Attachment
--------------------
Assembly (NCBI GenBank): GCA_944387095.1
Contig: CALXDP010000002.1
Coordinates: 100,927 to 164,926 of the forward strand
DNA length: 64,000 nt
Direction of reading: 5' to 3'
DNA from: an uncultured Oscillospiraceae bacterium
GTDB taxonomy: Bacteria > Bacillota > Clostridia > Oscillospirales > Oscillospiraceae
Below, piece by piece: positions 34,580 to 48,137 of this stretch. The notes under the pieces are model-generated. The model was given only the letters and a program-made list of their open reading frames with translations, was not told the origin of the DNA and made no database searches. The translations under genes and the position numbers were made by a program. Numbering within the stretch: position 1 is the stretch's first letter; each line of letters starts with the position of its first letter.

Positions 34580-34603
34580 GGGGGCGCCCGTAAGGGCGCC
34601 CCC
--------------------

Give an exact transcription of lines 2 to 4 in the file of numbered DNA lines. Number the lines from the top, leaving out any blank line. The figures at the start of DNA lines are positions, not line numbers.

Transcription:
Contig: CALXDP010000002.1
Coordinates: 100,927 to 164,926 of the forward strand
DNA length: 64,000 nt